A controversial contract for out-of-hours medical care in Cornwall will be ended earlier than expected, it has emerged today.
The contract with Serco to provide emergency care will come to an end by “mutual agreement” 17 months earlier than anticipated.
Serco has faced repeated criticism for its service provision and “operational challenges” were cited as one of the reasons for ending the contract sooner than expected.
Andrew Abbott, director of operations for NHS Kernow, said Serco was “providing a good service” and performing well against national requirements.
He said: “However we have been reviewing our whole urgent care system and we believe there is an opportunity for a new way to deliver this service.
“We have reached a mutual agreement with Serco to end the contract 17 months early in order to provide us with an opportunity to redesign out-of-hours emergency care sooner.”
Serco will continue to deliver the service until the end of May 2015.
Louis Warren, Serco’s director of services in Cornwall, said out-of-hours care did not fit with its “future healthcare strategy” which would concentrate on other areas of the market.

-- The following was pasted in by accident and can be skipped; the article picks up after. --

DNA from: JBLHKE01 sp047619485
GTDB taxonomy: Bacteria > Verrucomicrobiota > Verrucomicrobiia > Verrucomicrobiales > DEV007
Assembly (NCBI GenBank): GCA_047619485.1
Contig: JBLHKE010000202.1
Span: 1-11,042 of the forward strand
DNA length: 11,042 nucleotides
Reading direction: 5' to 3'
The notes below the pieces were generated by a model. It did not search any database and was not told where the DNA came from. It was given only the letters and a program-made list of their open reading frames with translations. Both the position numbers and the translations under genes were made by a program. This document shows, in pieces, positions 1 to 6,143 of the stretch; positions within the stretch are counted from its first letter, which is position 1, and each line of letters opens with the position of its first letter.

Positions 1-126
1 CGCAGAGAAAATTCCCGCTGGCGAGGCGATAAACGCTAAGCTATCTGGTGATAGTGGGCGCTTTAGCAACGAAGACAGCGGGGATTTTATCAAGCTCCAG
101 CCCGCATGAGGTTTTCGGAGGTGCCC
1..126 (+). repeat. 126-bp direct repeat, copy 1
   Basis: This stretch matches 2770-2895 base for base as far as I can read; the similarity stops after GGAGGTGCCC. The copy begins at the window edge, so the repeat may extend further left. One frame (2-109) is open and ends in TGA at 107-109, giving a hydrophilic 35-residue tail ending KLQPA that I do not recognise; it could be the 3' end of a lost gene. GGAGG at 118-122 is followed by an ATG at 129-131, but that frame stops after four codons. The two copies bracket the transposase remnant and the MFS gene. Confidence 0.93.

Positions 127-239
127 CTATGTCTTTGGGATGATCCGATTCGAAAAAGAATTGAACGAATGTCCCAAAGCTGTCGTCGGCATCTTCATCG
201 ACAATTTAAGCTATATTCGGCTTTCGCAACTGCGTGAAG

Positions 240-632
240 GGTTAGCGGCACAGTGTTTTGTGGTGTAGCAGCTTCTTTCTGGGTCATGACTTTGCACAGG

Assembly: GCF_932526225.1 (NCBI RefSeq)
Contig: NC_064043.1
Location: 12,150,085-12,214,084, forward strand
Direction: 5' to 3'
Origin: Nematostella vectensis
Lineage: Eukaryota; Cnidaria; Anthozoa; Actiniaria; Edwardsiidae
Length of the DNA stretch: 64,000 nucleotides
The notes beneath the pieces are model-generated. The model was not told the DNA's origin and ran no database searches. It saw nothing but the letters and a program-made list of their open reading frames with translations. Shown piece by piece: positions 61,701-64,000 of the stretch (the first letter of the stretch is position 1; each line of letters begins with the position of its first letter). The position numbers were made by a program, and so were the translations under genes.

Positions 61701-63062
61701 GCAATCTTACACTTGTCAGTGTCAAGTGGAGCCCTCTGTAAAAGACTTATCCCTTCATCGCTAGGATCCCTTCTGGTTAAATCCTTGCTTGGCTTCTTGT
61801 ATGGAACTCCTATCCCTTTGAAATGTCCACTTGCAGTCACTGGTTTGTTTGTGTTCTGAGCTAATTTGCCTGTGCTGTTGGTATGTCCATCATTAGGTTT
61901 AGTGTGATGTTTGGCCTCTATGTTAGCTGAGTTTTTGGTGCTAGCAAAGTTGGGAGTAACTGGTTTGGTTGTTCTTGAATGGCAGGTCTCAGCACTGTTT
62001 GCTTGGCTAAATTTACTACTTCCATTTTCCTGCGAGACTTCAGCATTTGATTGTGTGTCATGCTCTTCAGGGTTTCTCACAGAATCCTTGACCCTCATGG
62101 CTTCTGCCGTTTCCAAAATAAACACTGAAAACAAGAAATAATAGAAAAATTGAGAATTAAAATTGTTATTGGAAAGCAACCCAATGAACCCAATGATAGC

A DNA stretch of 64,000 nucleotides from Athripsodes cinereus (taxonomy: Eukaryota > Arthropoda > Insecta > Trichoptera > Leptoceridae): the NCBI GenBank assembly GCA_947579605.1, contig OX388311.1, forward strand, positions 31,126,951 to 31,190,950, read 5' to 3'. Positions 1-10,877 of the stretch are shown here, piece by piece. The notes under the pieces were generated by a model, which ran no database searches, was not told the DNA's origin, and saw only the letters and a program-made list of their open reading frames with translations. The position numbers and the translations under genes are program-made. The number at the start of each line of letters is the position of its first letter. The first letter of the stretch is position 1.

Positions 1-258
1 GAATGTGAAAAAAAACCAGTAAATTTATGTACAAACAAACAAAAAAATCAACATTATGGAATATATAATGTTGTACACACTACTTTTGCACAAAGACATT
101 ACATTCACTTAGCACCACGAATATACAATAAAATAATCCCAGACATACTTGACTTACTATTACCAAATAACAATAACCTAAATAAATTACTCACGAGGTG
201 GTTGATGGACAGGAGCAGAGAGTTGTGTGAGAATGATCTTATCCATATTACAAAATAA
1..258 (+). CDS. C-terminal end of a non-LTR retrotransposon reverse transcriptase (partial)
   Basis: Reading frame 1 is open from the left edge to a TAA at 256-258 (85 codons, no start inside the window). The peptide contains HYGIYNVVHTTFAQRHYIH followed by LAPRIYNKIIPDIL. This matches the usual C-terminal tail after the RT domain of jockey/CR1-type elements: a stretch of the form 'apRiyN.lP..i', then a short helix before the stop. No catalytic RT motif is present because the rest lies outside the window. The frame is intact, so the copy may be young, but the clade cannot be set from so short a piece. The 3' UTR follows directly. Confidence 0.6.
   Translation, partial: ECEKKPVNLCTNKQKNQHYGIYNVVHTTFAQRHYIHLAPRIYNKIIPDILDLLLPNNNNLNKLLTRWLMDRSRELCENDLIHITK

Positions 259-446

He said: “As is well known, in the past Serco has experienced a number of operational challenges and there has also been a significant increase in demand for the service.
“Where we have made mistakes we have learned from them and we will continue to learn from them.”
Dr Warren said he was very proud of his staff’s work and committed to delivering a high standard of care for the remainder of the contract.
NHS Kernow said patients should continue to use Serco as part of the range of services available out of hours for the next 17 months.
In the summer the Commons Public Accounts Committee (PAC) published a damning report on the operation of the £32 million contract.
MPs heard the service provided by Serco was "not good enough" as it had struggled to "ensure enough staff are available", "consistently failed" to meet targets and "performance (was) still falling short".
The committee was told two staff altered data on 252 occasions – revealed by an internal audit between January and June 2012 – resulting in Serco "overstating (its) performance".